For MONTHS, any time Holden was sleeping i’d move his head off of the flat spot. I’d creep into his room at night and move his head.. if I heard him stir i’d go back in to check and make sure he hadn’t rolled back onto it. It became a complete obsession. For good reason, but I think I really hyped it up in my mind. It was all I saw when I looked at him, I think at one point it was all I talked about. Who doesn’t want their kid to be ‘perfect’?

I noticed it getting better little by little, but still nowhere near what a ‘perfect round head’ should look like.. and then I stopped and thought
“Well.. i’ve never looked at an adult and thought ‘damn that guys head is flat!'” and i’m positive there are many adults out there with the same shape head as Holden (ahem.. Thomas), the same shape head I was completely freaking out about. I’m sure if I shaved my head, it wouldn’t be perfectly round.. ’cause I seriously don’t think my Mom was putting much thought into it.. she was probably too busy coiffing her huge curly 80’s do.

No, this didn’t stop the paranoia, and I still continued rotating his head in his sleep (it became an art.. how to turn a baby head without waking him) until he became mobile. If I had to do it all over again.. i’d have rotated his head sooner to make sure he didn’t wear a freaking flat spot into his skull in the first place (as creepy as it is, it’s literally like wearing an ass spot into your couch), and had the same thing happened- i’d be rotating the same way I did.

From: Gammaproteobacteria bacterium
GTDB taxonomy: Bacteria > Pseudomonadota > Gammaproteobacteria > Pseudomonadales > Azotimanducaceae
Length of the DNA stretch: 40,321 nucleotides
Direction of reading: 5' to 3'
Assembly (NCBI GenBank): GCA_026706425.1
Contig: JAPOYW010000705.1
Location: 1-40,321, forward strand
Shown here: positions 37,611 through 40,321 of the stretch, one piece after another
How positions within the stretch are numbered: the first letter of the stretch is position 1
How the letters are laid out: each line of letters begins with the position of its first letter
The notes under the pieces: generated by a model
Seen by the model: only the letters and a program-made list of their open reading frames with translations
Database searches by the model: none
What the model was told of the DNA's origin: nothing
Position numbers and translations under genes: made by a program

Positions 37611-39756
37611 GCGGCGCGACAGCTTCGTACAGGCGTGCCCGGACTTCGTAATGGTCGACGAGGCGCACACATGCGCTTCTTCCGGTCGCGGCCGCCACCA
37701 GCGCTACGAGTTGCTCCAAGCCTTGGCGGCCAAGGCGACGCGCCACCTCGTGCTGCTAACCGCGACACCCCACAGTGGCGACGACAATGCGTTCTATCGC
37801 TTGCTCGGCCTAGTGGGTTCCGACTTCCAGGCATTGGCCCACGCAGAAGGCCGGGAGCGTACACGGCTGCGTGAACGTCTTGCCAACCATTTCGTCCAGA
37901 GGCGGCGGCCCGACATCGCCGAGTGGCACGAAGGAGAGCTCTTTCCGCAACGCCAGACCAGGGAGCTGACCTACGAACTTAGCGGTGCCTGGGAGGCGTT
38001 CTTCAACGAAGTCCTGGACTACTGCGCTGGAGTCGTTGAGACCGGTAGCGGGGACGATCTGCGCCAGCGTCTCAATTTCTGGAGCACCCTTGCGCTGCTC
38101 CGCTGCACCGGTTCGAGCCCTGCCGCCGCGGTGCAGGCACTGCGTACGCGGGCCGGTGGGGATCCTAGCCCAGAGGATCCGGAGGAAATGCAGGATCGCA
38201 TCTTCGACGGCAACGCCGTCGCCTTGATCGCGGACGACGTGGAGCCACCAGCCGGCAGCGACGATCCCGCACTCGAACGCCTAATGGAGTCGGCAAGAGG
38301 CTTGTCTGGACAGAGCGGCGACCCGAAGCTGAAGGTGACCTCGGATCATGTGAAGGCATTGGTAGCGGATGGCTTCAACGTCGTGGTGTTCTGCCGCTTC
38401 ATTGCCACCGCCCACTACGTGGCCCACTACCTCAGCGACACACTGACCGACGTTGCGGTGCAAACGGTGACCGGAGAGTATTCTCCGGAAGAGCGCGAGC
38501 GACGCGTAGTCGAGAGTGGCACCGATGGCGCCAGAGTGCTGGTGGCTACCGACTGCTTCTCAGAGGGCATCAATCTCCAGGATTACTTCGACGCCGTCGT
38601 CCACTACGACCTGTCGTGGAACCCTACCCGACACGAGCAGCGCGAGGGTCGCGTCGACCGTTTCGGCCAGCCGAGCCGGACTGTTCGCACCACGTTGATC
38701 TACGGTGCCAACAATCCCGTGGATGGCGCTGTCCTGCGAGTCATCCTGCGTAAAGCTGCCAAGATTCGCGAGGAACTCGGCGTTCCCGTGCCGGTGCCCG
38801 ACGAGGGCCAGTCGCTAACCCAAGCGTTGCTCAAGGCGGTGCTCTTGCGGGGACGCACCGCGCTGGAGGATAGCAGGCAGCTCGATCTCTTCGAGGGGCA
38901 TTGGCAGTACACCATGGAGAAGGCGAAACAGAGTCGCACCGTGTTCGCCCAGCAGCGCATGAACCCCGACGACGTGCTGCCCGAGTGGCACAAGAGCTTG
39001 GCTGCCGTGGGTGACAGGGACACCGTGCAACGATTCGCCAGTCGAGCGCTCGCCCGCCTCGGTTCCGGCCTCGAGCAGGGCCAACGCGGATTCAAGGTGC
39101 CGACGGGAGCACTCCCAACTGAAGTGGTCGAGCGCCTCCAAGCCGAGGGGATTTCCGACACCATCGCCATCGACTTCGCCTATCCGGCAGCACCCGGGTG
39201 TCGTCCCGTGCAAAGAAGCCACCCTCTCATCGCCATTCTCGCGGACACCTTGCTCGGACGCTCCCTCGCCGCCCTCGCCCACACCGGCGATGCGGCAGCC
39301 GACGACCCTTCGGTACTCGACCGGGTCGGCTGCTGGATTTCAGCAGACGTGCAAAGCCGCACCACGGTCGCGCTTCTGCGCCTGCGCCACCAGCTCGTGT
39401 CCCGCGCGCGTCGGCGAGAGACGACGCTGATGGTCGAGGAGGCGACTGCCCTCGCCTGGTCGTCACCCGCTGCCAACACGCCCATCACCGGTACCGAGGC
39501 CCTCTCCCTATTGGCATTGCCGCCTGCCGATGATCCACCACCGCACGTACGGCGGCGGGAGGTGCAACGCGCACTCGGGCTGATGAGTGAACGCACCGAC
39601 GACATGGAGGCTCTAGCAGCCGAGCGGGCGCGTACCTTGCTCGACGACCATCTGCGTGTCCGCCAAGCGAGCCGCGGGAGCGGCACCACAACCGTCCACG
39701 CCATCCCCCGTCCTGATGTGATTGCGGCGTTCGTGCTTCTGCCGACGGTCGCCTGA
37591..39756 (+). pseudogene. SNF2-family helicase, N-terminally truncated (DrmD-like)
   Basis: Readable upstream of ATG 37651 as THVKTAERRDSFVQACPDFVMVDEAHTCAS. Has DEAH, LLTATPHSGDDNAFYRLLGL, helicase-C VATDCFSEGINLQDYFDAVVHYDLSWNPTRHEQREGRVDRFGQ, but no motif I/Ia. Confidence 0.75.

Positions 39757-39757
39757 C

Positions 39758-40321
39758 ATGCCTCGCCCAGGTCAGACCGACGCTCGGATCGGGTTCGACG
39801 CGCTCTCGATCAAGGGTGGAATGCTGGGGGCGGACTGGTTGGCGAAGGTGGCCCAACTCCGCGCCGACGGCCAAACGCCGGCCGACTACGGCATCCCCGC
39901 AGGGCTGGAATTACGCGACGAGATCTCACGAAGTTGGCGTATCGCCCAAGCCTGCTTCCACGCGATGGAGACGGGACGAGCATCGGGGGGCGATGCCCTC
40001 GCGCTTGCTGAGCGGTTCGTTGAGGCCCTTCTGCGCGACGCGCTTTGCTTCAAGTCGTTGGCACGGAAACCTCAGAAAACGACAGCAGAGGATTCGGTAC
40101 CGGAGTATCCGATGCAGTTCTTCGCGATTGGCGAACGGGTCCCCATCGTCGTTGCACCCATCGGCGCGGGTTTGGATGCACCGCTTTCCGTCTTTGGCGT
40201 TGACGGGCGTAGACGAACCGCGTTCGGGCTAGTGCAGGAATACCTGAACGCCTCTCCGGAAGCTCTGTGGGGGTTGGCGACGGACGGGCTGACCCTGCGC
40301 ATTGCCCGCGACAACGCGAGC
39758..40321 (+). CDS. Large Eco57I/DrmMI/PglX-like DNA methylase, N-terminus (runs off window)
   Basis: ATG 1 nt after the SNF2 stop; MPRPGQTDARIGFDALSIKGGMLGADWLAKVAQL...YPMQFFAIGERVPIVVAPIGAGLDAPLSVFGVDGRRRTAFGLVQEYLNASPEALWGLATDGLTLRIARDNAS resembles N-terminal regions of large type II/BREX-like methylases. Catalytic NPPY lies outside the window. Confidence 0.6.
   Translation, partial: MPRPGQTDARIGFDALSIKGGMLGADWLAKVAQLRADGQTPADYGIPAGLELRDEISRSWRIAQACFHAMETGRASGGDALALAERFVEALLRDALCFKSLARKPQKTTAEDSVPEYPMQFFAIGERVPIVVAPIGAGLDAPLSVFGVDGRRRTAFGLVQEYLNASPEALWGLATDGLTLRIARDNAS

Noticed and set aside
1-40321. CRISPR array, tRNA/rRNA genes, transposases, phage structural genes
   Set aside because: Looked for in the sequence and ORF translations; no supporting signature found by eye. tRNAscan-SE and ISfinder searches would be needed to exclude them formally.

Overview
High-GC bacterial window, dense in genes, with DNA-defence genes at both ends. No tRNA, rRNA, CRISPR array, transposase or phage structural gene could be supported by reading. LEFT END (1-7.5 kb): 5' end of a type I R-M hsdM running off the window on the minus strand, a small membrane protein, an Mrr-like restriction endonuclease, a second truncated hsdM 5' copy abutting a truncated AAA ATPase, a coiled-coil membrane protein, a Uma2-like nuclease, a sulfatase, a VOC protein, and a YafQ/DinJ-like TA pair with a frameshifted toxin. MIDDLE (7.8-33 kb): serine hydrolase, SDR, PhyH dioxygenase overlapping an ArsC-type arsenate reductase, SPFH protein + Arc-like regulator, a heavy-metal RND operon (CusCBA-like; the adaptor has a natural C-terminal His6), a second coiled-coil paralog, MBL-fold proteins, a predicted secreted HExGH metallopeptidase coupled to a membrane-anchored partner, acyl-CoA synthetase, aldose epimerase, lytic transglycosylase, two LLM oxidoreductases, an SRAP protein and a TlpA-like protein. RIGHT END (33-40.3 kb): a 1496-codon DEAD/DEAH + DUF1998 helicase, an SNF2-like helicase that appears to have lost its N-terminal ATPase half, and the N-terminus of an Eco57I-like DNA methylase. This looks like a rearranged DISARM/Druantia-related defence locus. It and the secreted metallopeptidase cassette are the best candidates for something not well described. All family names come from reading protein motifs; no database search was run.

Is his head ‘perfect’ now? No. What is a perfect head anyways?

It’s definitely much better.. enough for me to not be stressing out over it anymore. It could just be that he has poofy hair to hide it, out of sight out of mind, right?

I still glance at it and am sad that I didn’t stop it before it started- maybe if I did my Dad wouldn’t be calling him (in different words) a “fat head.”

Posted on November 13, 2008 by Holdin' Holden 6 Comments
Holdin' Holden

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  • Is that a “free vision exam” commercial? That’s kinda funny with him being that close to the TV. 😛

    Ally had a bald spot from laying on her back too much during playtime. Since we co-slept and breastfed, she was always on different sides in bed but she still ended up with that spot just from playtime!! So happy they have hair now(even though it isn’t a lot lol)!

  • hah, yes it is! ALL of the pictures I have of him staring at the TV have funny little ad sayings on them. Weird coincidence??

    Holden had a big ol’ bald spot AND a flat spot. Fun times for him!!